When the G.I. Joes are framed for treason by a man posing as the POTUS, it’s up to Roadblock (Dwayne Johnson), Flint (D.J. Cotrona), Lady Jaye (Adrianne Palicki) and what remains of the crew to restore their good name while delivering some justice in the process.
On all fronts, director Jon M. Chu’s sequel delivers. Action? Hell ya. Comedy? Check. In fact, Tatum and Johnson have a great onscreen chemistry, one that will have you wanting to see the pair again in other films. Explosions? In spades. Exciting and crazy weaponry? You bet. Good looking eye candy in nearly every frame? Yes: The Rock! Yes: Channing Tatum! Yes: Adrianne Palicki! Yes: Lee Byung-hun!
In fact, the only way you’re going to have a bad time with G.I. Joe: Retaliation is if you’ve either walked into the wrong theater, rented the wrong DVD, or come with an impossible set of expectations. Nearly everyone involved in G.I. Joe: Retaliation has done what they can to ensure you have a good time and that you leave feeling entertained. This isn’t rocket science – it’s science-fiction action.
You see, by now, you should have realized that G.I. Joe: Retaliation is based on a set of popular children’s toys that originated in the 1960’s and enjoyed a resurgence in popularity in the 1980’s when the franchise came to television in the form of an animated series: G.I. Joe: A Real American Hero. That’s what brought me, as a young girl, to the action figures and the milieu of G.I. Joe.
It was still somewhat of a rarity at the time to see strong female characters on television, even in an animated series. Lady Jaye (played by Adrianne Palicki in the film) was a certifiable bad ass – one any formative young girl could look up to. That she not only makes an appearance in G.I. Joe: Retaliation but has a prominent role is absolutely freakin’ awesome.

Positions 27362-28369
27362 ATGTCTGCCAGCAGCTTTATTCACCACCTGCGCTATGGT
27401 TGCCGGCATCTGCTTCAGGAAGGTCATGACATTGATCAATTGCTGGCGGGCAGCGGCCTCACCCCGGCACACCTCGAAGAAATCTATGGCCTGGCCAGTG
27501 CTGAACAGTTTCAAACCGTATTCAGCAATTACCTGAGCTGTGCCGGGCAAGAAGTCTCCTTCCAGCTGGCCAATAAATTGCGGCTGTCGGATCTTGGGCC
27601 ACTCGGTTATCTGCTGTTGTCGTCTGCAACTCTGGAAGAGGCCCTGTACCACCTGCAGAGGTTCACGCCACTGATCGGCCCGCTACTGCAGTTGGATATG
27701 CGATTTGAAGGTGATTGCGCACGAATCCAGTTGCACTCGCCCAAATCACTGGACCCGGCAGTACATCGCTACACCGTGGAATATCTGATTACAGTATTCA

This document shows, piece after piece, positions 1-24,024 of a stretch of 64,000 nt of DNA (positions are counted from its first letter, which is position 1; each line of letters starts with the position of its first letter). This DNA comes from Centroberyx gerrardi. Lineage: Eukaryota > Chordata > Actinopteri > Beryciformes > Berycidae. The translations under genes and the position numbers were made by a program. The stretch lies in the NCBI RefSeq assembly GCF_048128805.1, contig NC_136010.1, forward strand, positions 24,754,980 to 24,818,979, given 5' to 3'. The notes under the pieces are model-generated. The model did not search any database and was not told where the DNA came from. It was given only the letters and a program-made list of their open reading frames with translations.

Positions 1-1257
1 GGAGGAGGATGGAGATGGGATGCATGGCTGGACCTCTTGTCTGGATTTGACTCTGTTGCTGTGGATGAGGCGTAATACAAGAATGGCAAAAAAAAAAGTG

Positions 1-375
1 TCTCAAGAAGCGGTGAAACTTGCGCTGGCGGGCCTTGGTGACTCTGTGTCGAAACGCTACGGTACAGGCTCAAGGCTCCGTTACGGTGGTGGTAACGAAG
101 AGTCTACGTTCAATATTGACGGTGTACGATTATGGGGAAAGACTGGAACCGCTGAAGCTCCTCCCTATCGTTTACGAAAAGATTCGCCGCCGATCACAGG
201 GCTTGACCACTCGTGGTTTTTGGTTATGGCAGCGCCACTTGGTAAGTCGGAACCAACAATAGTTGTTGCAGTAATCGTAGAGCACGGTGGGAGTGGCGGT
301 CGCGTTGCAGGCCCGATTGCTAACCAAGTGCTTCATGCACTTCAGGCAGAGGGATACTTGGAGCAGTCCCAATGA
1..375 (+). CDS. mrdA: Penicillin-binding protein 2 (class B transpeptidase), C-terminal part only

The sound engineering in G.I. Joe: Retaliation is strikingly good and the action sequences in the film are noteworthy. I often wax poetic about the importance of action to the plot of the film, and in the case of G.I. Joe: Retaliation I feel we have a good example of how strong action sequences can serve the story and help reveal who the characters truly are.
Sure, the action can be over the top – a sequence in which Jinx and Snake Eyes attempt to abscond with the unconscious body of Storm Shadow comes to mind – but there is very little superfluous fighting or action in the film.
In a film billing itself as science-fiction action, you want to look at every moment of violence or action and ask if they serve a purpose. Often times, they don’t. To be a truly great action film, it’s simply not enough to throw your characters into every possible challenge to test them physically or mentally. You need to show that there are stakes, that there are risks, and at the end of it, your characters need to have grown or learned some lesson.
I’m smiling as I realize I’m about to write that in the case of G.I. Joe: Retaliation the characters don’t really seem to learn anything that they didn’t already know: they are real American heroes and they kick serious ass. Yes, that means that G.I. Joe: Retaliation is not a truly great action film, but that doesn’t mean it can’t entertain you.
Official site: G.I. Joe: Retaliation